"I felt like I could win. I really believe in my training and what I bring to the table, what I can do. I didn't think I'd win the way that I won, but I knew it was a possibility," says Semerzier, who had been hoping to fight locally on Oct. 3 despite a rash of opponents dropping out.
However, being opportunistic is not enough. Plenty of unknown fighters play the role of showcase opponent "properly" and are succinctly smashed. Fearlessness alone is not enough to produce an upset, especially one born out of attacking an opponent at their strength.
"Good technique is good technique," Semerzier tells. "If a white belt has a black belt in the right position, it doesn't matter. An armbar isn't just an armbar, a triangle isn't just a triangle; there's a correct way to do it. If you train to do it right every time, you'll get the submission every time."
It's hard to afford Semerzier's handiwork a place in the pantheon of great MMA upsets. The year's upset contenders were far from "perfect": Semerzier-Fabiano, Thiago-Koscheck, Warren-Yamamoto and others are predicated on the fact that the winners in question were unknown quantities, as opposed to mediocre-or-worse fighters who defied the odds. In this respect, it may come down to an objective measure: Fabiano was as big as a -850 favorite heading into the bout, making him the biggest betting favorite to go down in 2009.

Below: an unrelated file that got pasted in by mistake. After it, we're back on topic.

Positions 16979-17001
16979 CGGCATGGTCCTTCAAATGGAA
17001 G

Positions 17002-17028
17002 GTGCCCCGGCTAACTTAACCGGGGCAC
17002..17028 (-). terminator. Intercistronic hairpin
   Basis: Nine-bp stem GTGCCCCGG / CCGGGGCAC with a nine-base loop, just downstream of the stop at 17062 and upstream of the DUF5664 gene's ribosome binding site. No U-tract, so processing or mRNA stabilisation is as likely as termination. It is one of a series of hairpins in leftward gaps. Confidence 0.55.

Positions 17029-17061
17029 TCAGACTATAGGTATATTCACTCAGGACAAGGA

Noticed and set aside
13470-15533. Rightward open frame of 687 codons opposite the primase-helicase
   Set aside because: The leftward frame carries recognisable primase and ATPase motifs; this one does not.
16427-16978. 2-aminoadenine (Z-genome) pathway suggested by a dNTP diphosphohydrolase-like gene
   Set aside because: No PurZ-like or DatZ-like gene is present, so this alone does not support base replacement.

However, what makes Semerzier-Fabiano the "Upset of the Year" is that it symbolizes 2009, a year marked by an extraordinary amount of action in the featherweight division on both sides of the Pacific. While Sengoku and Dream centered their '09 output on featherweight tournaments to crown champions, WEC continued to be the hardcore fan's heaven, prominently featuring the 145-pounders. It is just now that the world's best featherweights are getting the opportunity to fight one another on an international level and be at least relatively well compensated. A whole slate of the division's notables -- Jose Aldo, Michihiro Omigawa, Masanori Kanehara, Bibiano Fernandes -- were among the year's best fighters. 2009 belonged to the featherweights.
"What I like is that it makes my name immortal," says Semerzier. "Fifty years from now, people are going to remember the featherweights of today, laying the groundwork when this division really got started."
The featherweight division is still brilliance-in-chrysalis. It is just now that the best athletes capable of fighting at 145 are doing so, thus there is a state of flux. We're amidst a learning process about who the top featherweights in the world truly are, as we finally see the best fight the best. As that happens, we're bound for more shocks and more upsets from the Mackens Semerziers of the world.
"It's an upset, but that's because no one knew who I was at the time," says Semerzier. "It'd be different if I was going into the fight now."
And he's right. Three months after his upset, Semerzier returned to the cage at WEC 46. This time he had a role reversal, as tough Lithuanian ex-pat Deividas Taurosevicius took home a unanimous decision over "Mack da Menace," authoring a mild upset of his own.
"He came out with a better game plan. With his experience, he knew how to control the position and time of the fight," Semerzier says, reflecting on his first career loss. "That was the fastest 15 minutes of my life. When I was on the bottom, I heard the 'clap clap clap' with 10 seconds left, and thought, 'Where'd the hell did the time go?' So, I'm still learning."
So are we.